However, in regions where segmental resection is not feasible, cervical spine for example, the most judicious endocavitary curettage possible must be performed and complemented with adjuvant therapy such as the CO 2 laser , phenol diluted in 4% alcohol, the liquid nitrogen and electrothermia. Methylmethacrylate has a low adjuvant effect and, when used to fill the cavity, it must be preceded by one of the therapies mentioned.

         In the past, curettage had high recurrence rates due to the lack of large openings for effective cleaning and the lack of use of local adjuvants. Today, when endocavitary curettage is indicated, it is recommended that a large bone window be created to allow the surgeon a broad view of the cavity. We also complement this curettage with the use of an electric scalpel (electrothermia).

         This electrothermal technique is very effective because with the curved tip of the scalpel we can reach areas that are more difficult to access. This scalpel, in addition to cauterization, also performs a complement to curettage, as those tumor cells, remaining in the small “cavities” of the bone wall, are destroyed and become detached, allowing for easier removal.

         We complement our curettage, after using electrothermia, with milling the cavity. For this we use the  Lentodril , with a spherical dental milling cutter.

         In the knee region (distal end of the femur and proximal end of the tibia), the site with the highest incidence of TGC, we frequently recommend endocavitary curettage, followed by electrothermia and milling with  Lentodril . This is because segmental resection of this region would imply arthrodesis or replacement with endoprostheses or homologous grafts. Arthrodesis of the knee joint causes the greatest limitation for the patient and should be avoided. Replacements in young patients can result in problems in the near future, and their indication must be judicious.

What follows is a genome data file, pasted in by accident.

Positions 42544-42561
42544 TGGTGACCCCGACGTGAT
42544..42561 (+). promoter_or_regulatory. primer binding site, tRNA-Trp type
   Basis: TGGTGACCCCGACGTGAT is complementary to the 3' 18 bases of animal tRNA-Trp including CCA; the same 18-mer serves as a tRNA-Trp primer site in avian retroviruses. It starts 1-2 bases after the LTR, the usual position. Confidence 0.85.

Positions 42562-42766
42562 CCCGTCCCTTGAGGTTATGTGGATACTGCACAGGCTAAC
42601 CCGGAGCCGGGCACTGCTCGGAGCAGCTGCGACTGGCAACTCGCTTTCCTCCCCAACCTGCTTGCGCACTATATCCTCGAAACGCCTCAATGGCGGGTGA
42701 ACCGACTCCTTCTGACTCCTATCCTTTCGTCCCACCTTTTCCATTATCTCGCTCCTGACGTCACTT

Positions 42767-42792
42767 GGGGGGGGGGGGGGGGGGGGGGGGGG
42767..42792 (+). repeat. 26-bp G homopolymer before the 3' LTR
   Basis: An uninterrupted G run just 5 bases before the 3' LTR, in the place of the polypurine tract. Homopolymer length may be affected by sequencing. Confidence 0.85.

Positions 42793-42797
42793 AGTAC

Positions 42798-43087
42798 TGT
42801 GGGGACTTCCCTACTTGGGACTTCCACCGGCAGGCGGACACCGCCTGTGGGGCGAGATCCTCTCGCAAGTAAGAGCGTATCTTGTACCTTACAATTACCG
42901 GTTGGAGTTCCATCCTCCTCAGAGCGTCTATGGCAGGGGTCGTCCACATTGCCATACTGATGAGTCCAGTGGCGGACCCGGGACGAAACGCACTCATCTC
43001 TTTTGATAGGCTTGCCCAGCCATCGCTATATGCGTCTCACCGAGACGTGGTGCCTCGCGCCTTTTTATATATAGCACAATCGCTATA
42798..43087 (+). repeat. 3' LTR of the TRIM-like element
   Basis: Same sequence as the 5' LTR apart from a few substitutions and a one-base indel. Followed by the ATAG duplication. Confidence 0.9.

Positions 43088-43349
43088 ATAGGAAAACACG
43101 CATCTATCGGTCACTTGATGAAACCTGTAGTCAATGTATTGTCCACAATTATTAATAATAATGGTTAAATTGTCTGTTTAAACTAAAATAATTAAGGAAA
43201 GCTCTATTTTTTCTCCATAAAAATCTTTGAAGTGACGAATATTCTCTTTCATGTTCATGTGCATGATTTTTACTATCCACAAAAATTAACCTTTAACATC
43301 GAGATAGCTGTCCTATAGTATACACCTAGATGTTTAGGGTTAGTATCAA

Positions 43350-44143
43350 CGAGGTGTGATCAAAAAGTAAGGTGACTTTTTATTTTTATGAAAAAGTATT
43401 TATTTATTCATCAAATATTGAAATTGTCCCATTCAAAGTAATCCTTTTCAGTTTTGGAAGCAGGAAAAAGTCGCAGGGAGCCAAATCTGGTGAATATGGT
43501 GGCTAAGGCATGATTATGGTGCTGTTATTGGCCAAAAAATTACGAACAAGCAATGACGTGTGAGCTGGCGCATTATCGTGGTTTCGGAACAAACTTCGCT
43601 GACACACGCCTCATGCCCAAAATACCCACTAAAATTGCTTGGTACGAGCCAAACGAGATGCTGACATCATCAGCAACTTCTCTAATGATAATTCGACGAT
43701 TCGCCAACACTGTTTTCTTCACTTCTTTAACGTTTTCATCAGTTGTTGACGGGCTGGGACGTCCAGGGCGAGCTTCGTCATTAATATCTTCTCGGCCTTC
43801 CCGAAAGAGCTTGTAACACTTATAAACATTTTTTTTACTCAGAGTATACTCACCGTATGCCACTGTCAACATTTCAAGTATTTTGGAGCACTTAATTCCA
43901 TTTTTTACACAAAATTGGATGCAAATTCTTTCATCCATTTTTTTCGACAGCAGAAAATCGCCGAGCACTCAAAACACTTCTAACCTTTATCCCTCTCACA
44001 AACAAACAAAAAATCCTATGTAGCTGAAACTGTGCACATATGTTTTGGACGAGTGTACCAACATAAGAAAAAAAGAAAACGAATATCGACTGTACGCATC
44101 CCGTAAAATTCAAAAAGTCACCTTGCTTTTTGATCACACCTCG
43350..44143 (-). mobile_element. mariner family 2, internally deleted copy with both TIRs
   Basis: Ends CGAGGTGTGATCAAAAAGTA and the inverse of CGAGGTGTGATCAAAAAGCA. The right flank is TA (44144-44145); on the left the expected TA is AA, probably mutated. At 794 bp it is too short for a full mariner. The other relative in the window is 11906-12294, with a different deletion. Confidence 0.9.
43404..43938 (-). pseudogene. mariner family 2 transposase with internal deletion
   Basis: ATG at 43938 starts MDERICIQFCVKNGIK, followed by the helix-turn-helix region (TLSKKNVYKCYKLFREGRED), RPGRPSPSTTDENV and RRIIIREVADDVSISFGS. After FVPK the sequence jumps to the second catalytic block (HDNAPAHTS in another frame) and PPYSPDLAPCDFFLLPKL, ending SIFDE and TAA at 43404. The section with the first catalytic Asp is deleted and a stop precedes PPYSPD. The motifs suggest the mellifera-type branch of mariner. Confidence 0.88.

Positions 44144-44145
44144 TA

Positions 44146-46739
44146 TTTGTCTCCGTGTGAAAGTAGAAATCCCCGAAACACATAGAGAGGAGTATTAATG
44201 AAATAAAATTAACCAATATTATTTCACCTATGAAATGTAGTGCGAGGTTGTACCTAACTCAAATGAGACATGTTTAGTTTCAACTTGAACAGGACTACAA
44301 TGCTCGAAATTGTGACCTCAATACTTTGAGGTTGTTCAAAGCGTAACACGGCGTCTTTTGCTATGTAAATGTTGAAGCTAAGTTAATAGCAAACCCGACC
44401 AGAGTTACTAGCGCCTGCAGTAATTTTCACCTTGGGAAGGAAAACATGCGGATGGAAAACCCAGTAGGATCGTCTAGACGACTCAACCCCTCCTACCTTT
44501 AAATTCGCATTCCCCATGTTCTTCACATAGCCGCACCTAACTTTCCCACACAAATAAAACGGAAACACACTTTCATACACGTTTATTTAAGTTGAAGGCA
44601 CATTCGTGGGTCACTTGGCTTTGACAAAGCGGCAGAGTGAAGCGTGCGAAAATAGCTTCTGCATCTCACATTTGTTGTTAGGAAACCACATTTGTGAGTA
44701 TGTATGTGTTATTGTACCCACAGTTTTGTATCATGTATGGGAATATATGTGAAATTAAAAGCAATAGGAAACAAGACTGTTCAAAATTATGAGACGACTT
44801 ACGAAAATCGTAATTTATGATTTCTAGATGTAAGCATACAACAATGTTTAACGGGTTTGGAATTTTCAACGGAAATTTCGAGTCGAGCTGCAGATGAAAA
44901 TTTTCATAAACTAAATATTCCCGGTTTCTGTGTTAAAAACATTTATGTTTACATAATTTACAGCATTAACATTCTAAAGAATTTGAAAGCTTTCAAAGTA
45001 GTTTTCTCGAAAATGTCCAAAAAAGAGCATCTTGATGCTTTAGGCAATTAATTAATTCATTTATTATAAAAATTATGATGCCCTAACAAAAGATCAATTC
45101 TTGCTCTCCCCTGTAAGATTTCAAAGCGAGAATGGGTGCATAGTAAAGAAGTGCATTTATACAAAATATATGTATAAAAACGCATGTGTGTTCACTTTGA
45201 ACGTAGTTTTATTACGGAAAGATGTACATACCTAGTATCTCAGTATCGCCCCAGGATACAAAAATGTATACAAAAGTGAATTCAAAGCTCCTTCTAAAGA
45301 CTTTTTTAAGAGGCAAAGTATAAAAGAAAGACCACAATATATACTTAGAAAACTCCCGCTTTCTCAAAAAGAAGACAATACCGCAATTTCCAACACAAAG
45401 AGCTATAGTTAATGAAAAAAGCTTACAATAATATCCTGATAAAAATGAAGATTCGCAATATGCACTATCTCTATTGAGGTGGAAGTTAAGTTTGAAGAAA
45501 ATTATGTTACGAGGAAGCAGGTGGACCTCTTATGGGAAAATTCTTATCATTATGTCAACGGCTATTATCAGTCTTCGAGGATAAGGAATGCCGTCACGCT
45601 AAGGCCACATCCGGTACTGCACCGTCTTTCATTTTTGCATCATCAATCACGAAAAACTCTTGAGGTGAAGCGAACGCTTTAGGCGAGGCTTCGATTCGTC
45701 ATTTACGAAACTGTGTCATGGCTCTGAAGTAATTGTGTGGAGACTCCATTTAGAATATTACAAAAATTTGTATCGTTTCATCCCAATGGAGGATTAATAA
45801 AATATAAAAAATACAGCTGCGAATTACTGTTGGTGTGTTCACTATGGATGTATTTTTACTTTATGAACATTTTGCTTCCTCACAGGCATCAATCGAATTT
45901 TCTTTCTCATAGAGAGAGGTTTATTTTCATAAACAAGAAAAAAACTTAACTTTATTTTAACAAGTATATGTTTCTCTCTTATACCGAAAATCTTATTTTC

Therefore, we first recommend the most conservative therapy: – curettage followed by adjuvant therapy for this region, except in advanced cases, with significant destruction of the bone structure, in which both the function and local control of the disease may be compromised.

         A brief comment remains regarding filling the treated cavity. This can be done with autologous or heterologous bone graft or with methyl methacrylate, each of them has its advantages and disadvantages.

         Methyl methacrylate makes it possible to visualize possible recurrences easily, is easy to use and allows for earlier loading, however it is not a biological solution and fractures may occur in the region.

The bone graft is a biological and definitive solution, however it makes it difficult to visualize possible early recurrence, which can be confused with reabsorption/integration of the graft and still requires six months on average for full load. The homologous graft has a longer integration period, is not always available, but on the other hand it shortens surgical time. The autologous graft has the advantage of biocompatibility and faster integration, but it prolongs surgical time.

Author: Prof. Dr. Pedro Péricles Ribeiro Baptista

 Orthopedic Oncosurgery at the Dr. Arnaldo Vieira de Carvalho Cancer Institute